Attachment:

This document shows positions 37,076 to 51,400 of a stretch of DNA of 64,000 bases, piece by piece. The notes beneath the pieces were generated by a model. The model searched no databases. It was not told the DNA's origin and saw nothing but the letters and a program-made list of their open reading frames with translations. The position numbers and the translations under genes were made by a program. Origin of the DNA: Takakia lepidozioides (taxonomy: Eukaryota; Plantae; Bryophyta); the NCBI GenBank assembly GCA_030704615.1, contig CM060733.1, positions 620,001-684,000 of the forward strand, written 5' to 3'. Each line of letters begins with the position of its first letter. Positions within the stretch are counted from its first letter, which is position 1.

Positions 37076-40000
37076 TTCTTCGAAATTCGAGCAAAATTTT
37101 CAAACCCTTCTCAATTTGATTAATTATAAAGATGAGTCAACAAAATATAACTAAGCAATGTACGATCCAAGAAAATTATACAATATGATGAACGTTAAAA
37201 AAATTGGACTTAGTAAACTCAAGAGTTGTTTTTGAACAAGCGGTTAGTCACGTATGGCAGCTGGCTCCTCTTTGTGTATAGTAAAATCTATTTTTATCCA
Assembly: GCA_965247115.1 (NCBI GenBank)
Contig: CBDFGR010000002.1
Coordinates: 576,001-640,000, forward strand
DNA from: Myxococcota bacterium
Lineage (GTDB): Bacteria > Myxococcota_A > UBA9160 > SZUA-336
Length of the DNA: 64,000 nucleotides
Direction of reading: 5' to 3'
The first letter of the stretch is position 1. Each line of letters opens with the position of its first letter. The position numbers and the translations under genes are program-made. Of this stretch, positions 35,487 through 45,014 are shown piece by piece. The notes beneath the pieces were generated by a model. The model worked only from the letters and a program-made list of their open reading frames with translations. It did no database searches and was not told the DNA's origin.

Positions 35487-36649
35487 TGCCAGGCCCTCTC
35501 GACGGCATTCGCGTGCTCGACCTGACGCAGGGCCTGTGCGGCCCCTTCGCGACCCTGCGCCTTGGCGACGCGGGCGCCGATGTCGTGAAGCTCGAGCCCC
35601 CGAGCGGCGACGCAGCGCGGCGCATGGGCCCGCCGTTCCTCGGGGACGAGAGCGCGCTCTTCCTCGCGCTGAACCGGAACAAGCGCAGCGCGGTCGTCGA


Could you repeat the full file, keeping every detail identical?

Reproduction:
This document shows positions 37,076 to 51,400 of a stretch of DNA of 64,000 bases, piece by piece. The notes beneath the pieces were generated by a model. The model searched no databases. It was not told the DNA's origin and saw nothing but the letters and a program-made list of their open reading frames with translations. The position numbers and the translations under genes were made by a program. Origin of the DNA: Takakia lepidozioides (taxonomy: Eukaryota; Plantae; Bryophyta); the NCBI GenBank assembly GCA_030704615.1, contig CM060733.1, positions 620,001-684,000 of the forward strand, written 5' to 3'. Each line of letters begins with the position of its first letter. Positions within the stretch are counted from its first letter, which is position 1.

Positions 37076-40000
37076 TTCTTCGAAATTCGAGCAAAATTTT
37101 CAAACCCTTCTCAATTTGATTAATTATAAAGATGAGTCAACAAAATATAACTAAGCAATGTACGATCCAAGAAAATTATACAATATGATGAACGTTAAAA
37201 AAATTGGACTTAGTAAACTCAAGAGTTGTTTTTGAACAAGCGGTTAGTCACGTATGGCAGCTGGCTCCTCTTTGTGTATAGTAAAATCTATTTTTATCCA
Assembly: GCA_965247115.1 (NCBI GenBank)
Contig: CBDFGR010000002.1
Coordinates: 576,001-640,000, forward strand
DNA from: Myxococcota bacterium
Lineage (GTDB): Bacteria > Myxococcota_A > UBA9160 > SZUA-336
Length of the DNA: 64,000 nucleotides
Direction of reading: 5' to 3'
The first letter of the stretch is position 1. Each line of letters opens with the position of its first letter. The position numbers and the translations under genes are program-made. Of this stretch, positions 35,487 through 45,014 are shown piece by piece. The notes beneath the pieces were generated by a model. The model worked only from the letters and a program-made list of their open reading frames with translations. It did no database searches and was not told the DNA's origin.

Positions 35487-36649
35487 TGCCAGGCCCTCTC
35501 GACGGCATTCGCGTGCTCGACCTGACGCAGGGCCTGTGCGGCCCCTTCGCGACCCTGCGCCTTGGCGACGCGGGCGCCGATGTCGTGAAGCTCGAGCCCC
35601 CGAGCGGCGACGCAGCGCGGCGCATGGGCCCGCCGTTCCTCGGGGACGAGAGCGCGCTCTTCCTCGCGCTGAACCGGAACAAGCGCAGCGCGGTCGTCGA